GIDC waiver

One step forward, two step back

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The prime minister who was supposed to take bold, unpopular and innovative decisions has proved exactly the opposite of that. At best he is doing the fire fighting and does not have a clue as to what is expected of him.

In the recent GIDC move, either he was trying to play smart or was playing in the hands of the powerful lobby. And apparently he could not wait to get it through as he requested the president to sign an ordinance. This way it took effect almost immediately besides opposition was left to wail as the move was meant to bypass the parliamentary debate and/or vote.

Yet the opposition feeling squeezed from all sides did not waste this opportunity and let out an orgy of criticism both on traditional and social media. They brought out the PM’s own statements where he criticized the then PMLN government for recklessly spending public money. Now this amount that is in access of Rs280billion that apparently has been waived off to the powerful businesses was totally out of line, if one went by the past PM’s logic.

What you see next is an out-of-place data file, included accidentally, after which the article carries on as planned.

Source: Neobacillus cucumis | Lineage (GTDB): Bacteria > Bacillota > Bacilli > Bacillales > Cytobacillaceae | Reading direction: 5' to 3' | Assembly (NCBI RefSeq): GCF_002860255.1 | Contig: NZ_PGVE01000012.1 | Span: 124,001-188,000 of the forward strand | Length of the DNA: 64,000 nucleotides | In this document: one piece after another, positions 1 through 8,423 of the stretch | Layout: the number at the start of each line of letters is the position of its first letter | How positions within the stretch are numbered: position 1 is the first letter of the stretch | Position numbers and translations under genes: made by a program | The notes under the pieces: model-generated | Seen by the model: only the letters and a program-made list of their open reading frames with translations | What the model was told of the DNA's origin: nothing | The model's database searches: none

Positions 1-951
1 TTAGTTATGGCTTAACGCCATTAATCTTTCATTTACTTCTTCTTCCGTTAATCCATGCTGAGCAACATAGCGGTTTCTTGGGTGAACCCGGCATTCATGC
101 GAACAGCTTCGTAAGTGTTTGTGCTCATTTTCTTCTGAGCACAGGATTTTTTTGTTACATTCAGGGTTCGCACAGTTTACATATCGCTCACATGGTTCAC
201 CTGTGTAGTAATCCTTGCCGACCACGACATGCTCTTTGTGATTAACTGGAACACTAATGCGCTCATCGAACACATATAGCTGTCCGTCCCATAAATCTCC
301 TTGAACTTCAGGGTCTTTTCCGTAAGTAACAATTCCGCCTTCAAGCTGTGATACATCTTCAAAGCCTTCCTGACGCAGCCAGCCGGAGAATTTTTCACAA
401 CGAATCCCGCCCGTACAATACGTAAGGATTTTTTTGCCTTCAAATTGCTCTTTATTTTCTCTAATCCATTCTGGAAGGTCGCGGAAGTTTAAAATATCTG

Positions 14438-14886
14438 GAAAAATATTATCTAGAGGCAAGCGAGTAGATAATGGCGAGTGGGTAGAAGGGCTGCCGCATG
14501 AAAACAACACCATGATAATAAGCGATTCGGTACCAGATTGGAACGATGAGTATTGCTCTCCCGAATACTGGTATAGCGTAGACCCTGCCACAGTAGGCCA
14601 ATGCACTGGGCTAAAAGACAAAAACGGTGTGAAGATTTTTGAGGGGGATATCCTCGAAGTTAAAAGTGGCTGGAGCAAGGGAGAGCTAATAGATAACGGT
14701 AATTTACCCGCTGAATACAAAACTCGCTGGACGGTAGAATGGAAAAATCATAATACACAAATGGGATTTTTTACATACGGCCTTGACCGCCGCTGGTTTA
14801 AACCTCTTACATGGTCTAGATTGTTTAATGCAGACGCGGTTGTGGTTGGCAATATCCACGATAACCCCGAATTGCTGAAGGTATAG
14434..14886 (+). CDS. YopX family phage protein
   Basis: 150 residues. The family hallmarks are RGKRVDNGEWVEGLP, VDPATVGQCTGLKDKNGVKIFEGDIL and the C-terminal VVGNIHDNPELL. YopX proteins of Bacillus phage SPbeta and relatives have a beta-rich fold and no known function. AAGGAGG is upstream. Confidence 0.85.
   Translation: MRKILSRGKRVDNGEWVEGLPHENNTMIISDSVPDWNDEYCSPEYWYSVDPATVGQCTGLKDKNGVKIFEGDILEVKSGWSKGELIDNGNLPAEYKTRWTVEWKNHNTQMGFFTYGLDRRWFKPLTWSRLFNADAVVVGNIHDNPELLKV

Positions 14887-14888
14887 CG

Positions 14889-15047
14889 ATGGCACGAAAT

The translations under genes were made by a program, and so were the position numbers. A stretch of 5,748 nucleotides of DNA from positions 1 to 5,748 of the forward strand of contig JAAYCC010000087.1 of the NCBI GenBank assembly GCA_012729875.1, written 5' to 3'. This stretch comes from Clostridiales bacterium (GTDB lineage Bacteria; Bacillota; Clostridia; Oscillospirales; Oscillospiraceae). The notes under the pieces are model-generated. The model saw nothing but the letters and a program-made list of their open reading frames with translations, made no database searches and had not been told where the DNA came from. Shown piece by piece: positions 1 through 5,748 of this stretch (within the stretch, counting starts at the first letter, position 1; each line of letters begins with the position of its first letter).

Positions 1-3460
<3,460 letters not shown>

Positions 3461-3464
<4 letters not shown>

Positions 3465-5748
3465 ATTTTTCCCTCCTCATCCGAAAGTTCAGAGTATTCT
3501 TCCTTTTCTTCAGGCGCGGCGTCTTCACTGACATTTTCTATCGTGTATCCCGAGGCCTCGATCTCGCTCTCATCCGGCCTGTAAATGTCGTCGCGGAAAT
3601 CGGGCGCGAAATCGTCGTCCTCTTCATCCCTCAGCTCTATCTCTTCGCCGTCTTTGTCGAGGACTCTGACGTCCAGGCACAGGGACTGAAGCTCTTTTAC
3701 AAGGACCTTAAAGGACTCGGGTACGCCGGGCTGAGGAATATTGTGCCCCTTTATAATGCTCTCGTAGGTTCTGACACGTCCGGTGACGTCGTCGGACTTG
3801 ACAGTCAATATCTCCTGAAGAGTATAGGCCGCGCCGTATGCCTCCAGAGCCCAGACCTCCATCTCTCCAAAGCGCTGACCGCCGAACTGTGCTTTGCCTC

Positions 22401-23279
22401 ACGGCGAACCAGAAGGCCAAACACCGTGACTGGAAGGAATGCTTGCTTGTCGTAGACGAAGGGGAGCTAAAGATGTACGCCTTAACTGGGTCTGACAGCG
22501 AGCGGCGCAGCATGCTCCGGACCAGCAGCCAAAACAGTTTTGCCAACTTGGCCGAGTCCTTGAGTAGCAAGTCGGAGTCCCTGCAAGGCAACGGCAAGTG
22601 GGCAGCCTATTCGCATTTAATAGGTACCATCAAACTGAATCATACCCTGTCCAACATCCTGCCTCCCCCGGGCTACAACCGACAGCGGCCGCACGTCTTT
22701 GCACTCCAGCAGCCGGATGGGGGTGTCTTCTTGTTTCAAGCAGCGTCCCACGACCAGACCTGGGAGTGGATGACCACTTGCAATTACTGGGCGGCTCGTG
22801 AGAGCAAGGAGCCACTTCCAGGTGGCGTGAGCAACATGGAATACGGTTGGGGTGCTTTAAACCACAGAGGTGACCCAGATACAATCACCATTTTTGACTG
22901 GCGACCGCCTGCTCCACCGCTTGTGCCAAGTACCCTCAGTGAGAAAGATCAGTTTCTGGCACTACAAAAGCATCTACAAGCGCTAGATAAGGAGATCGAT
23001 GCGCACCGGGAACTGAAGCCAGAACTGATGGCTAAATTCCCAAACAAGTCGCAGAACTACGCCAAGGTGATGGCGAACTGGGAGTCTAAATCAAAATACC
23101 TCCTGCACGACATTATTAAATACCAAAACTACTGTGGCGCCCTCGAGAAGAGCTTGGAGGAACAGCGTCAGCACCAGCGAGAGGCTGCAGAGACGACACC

After an initial day and half of defending their decision, the government thought better of it and the PM Office issued a statement rescinding the ordinance and deciding to approach the apex court in this regard.

At a time when all sorts of subsidies are being taken back, fares for metro buses and trains are being jacked up, tariffs for electricity and gas have gone up by multiple times, medicines and daily use commodities are beyond the reach of common man, such a huge waiver was bound to receive the kind of reaction it did.

That ordinance is withdrawn reflects that the PTI government does not care for the public and is willing to take any step that gets them out of the current chronic economic crisis, that largely is of their own making, to begin with.

Bypassing parliament is another worrying aspect that the government does not look willing to address. It has shown its disdain for the opposition parliamentarians umpteenth times and does not seem to take them on board for any legislation. In fact the PM in the past has indicated to run his government through ordinances as legislation would mean sitting with the ‘crooks and thugs’ in the opposition ranks. In his view this would mean compromising on the accountability drive against politicians and lending them legitimacy by talking to them.

This is not the kind of naya Pakistan that people dreamt of when they voted for PTI. A parliament that does not care a fig about the parliamentary practices. The PM shall be well advised to think through his decisions before executing them.